In Neil Marshall’s derivative, dystopian fantasy, Scotland 50 years on is a no-man’s land ravaged by disease, cut off from England by a rebuilt Hadrian’s Wall, and presided over by streetwise gangs of cannibals driving customised cars and motorbikes. Dispatched by the government onto the streets of deepest, darkest Glasgow to search for signs of human life, one-eyed super-soldier Major Eden Sinclair (Rhona Mitra) embarks on an adventure which borrows shamelessly from Mad Max, Escape from New York and other 80s actioneers.
While gravel-voiced political smoothie David O’Hara and paternal ally Bob Hoskins wait nervously in a London under siege from plague-ridden zombies, Sinclair and her fearless team take on Glasgow’s largely cannibal population.
After Dog Soldiers and The Descent, writer/director Marshall has a track record for breathing fresh life into tired fantasy genres, but he overplays his doomsday scenario by stealing too heavily from highly recognisable films. And 80s in-jokes are fine, but it’s sheer camp self-indulgence to feature so prominently tracks like Fine Young Cannibals’ ‘Good Thing’ and Frankie Goes to Hollywood’s ‘Two Tribes’.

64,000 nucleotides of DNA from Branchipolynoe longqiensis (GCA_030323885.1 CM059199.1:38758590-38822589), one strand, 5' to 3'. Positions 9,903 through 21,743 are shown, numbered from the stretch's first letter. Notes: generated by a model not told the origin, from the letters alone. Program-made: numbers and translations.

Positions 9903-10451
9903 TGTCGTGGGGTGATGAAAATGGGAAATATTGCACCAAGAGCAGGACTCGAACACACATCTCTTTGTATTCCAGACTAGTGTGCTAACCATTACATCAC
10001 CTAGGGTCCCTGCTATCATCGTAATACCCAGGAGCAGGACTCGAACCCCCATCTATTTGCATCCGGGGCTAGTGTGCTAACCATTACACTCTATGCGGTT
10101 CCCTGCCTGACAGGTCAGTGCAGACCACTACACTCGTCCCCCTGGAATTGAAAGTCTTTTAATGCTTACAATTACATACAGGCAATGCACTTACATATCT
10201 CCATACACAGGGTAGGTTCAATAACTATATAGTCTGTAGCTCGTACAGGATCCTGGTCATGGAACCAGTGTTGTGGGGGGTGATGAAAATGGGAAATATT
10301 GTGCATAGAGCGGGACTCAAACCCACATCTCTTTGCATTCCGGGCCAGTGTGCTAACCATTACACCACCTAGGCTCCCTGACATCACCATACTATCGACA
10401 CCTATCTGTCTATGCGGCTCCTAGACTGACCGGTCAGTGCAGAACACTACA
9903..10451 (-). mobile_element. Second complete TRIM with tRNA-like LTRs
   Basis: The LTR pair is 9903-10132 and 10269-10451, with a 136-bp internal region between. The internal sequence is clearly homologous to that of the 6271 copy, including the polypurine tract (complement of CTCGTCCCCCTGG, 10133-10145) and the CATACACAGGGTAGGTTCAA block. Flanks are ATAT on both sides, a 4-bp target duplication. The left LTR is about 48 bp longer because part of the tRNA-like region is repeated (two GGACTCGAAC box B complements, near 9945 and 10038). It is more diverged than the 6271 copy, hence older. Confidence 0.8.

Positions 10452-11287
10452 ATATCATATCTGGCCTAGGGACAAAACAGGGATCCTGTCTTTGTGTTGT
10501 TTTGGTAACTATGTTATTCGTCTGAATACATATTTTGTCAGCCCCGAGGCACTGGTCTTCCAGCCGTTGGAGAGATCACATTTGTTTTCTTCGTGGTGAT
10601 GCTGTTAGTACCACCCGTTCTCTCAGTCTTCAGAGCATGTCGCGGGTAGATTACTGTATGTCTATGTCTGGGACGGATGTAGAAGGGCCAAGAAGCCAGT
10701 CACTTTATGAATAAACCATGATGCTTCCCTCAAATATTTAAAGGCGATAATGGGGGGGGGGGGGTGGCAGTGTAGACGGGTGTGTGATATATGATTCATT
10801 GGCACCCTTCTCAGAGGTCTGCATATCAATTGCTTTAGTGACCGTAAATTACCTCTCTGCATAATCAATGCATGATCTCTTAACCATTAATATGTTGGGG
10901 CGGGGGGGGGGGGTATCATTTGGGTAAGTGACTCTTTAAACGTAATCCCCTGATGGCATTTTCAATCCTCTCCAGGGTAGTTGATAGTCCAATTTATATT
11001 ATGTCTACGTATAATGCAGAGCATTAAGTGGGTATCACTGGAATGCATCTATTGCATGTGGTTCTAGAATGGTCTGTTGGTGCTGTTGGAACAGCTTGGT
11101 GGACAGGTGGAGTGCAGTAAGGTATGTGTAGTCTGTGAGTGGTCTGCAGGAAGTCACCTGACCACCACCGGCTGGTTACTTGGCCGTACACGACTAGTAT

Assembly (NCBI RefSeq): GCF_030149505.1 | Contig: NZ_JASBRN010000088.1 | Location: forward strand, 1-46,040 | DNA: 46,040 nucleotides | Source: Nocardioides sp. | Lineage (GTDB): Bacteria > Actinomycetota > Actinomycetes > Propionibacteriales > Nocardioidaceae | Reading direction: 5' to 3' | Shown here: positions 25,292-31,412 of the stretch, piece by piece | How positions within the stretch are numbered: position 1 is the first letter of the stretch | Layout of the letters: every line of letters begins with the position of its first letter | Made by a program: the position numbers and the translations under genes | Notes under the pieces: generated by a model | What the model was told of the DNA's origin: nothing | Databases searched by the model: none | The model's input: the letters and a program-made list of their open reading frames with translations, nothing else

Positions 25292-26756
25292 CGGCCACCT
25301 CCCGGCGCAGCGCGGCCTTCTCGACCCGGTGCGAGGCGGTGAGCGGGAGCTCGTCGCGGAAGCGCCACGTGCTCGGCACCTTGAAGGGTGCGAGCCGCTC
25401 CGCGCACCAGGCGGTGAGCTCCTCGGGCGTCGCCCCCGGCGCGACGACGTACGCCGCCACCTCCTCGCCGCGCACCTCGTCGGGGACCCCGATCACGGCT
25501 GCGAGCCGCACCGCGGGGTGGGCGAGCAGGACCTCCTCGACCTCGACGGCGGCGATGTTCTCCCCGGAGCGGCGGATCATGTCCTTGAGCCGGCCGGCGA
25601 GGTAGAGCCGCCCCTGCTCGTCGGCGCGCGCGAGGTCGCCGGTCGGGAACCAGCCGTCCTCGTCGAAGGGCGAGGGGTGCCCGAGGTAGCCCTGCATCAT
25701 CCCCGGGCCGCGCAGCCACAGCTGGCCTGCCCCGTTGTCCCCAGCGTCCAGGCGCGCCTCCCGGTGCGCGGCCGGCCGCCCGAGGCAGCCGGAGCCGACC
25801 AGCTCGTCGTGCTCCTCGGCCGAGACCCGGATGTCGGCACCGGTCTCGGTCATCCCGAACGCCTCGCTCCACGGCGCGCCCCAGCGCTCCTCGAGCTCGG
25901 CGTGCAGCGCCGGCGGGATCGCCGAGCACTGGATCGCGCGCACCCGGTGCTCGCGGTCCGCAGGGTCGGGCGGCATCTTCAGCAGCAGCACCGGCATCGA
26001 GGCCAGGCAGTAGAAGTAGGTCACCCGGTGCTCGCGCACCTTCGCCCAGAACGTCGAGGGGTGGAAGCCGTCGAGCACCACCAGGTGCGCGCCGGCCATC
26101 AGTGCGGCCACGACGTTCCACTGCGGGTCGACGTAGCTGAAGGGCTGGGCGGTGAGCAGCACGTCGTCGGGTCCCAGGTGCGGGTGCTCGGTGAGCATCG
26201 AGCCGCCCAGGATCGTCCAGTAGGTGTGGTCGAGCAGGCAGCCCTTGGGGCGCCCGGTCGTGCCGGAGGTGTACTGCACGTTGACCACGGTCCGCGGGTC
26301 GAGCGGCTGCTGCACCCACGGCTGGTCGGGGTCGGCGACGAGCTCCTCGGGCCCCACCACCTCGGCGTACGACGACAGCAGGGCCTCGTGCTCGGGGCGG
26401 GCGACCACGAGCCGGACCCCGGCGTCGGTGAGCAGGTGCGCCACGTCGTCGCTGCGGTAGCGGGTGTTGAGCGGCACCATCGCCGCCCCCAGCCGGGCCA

Largely filmed on South African locations, Doomsday eventually shakes off its many influences and rises to a well-staged if dramatically irrelevant car-chase finale. Marshall’s film may well provide a few guilty pleasures for jaded action fans bored with computer-generated effects, but non-genre fans will find Doosmsday about as subtle as a nail-encrusted club in the face.
General release from Fri 9 May.